I just finished with a Good Friday service at my church. It was a Stations of the Cross experience. There were five stations, each accompanied by a portion of the crucifixion story of Christ, a reflection and an action of response. It was good. Very good. While I was going through the Stations, my visits lined up with a mother and her three daughters. The oldest was probably 13. The youngest, probably ... 7? I'm really terrible at guessing age. And weight. Those carnival guys win big on me every time. Anyway. One of the stations pointed specifically to the brokenness in the world, for which Jesus died. It was a flash movie filled with tragic images from the world - natural disasters, the holocaust, starvation, abandonment, massacres, accidents, explosions. It was pretty ... dark. And this mother stood with her three young daughters and watched it and reflected on it. And that was amazing to me. At first, I didn't really think anything of it. But then it hit me as they walked away ... it seems so strange to take children to a Good Friday service. Almost bad parenting, and borderline extreme/brainwashing. But I admire those parents. This world is broken. And though it's true that we don't want our children to experience any more of that brokenness and pain than we have to, although we want to shield them as much as we can, want to bear the weight of it for them, we cannot. They will encounter the reality of this world the second they step out the front door. There is no shield, there is no protection. But to enter into that pain with your children. To acknowledge it. To recognize it. Is somehow to take away its power. It's still horrible, but the brokenness of the world does not have to become your brokenness.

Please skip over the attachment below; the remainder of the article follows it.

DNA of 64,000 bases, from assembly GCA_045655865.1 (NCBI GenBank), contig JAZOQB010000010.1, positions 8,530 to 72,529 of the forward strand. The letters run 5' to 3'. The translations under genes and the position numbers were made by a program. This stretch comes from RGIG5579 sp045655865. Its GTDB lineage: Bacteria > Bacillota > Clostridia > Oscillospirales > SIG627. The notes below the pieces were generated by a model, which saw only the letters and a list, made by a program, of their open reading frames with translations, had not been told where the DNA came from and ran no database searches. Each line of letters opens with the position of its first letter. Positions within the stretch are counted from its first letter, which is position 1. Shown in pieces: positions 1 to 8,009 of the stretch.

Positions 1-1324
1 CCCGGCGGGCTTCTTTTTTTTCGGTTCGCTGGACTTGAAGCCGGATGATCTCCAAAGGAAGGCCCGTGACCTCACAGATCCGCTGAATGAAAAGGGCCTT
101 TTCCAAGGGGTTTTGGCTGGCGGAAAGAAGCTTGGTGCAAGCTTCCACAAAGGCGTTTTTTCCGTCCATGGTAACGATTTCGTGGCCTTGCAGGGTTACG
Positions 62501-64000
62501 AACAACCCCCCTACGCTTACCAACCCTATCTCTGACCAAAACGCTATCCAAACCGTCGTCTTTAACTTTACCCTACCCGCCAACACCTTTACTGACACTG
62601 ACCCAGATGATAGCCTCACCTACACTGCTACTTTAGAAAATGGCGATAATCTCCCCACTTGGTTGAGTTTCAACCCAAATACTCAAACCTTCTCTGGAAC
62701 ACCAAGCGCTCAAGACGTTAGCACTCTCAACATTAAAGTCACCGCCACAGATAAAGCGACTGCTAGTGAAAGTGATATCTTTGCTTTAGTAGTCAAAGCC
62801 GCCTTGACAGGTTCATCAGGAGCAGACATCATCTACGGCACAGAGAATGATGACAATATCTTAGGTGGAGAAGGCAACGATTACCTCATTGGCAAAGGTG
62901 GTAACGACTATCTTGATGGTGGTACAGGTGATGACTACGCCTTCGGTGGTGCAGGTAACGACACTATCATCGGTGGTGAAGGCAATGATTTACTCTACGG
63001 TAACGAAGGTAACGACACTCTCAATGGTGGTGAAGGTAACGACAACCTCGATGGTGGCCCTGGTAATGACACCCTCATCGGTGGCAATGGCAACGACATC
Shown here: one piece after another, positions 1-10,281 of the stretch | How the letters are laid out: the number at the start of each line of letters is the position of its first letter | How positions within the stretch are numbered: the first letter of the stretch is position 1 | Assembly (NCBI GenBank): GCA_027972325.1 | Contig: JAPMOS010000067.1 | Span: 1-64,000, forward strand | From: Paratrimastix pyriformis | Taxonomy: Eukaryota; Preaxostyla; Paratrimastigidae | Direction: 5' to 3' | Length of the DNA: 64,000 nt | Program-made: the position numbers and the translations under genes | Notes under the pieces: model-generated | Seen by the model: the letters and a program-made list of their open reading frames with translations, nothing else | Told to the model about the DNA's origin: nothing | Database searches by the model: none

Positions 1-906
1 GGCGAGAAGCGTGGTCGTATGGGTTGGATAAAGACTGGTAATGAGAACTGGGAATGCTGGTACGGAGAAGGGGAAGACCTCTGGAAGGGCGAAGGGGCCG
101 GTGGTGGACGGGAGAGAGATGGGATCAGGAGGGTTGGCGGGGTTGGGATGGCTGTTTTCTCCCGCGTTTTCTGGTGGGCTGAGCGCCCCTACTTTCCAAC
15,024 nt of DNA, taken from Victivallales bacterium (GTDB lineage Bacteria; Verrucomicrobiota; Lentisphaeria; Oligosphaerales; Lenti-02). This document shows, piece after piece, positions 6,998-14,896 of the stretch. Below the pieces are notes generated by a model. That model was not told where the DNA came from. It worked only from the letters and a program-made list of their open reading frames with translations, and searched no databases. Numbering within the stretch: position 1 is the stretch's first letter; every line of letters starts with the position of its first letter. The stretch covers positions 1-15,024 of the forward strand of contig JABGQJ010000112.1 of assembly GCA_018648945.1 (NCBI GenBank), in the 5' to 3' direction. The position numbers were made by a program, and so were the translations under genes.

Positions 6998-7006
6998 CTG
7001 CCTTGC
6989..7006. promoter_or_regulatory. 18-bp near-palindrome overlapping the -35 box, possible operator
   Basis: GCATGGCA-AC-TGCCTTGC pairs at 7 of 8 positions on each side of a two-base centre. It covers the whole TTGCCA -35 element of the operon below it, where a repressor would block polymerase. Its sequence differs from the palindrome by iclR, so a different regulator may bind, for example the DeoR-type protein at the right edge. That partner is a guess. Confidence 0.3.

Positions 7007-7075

I do not particularly want to have children, or if I do have them ever, I'd rather adopt them at an older age -- where no one else wants them, where they're almost beyond help. Part of why i don't want to have them is that I don't want to break them. But I'm learning, from my friends who have children, that kids are resilient and much stronger than I'm inclined to think. Madeleine L'Engle, of A Wrinkle in Time fame, has a quote that says something like "If you have something important to say, put it in a book. It it's really important, put it in a children's book." There is something in a child's spirit that can endure so much more than adults can, I think. They are not tired. They have not been disillusioned. Their imaginations (and therefore their hope for something better) are still fully intact and functioning at optimum levels.
And no one really knows how to raise them, children. But somehow, we all have gotten to be adults, who are, and we're none the worse for the wear. We all have problems and we all have victories.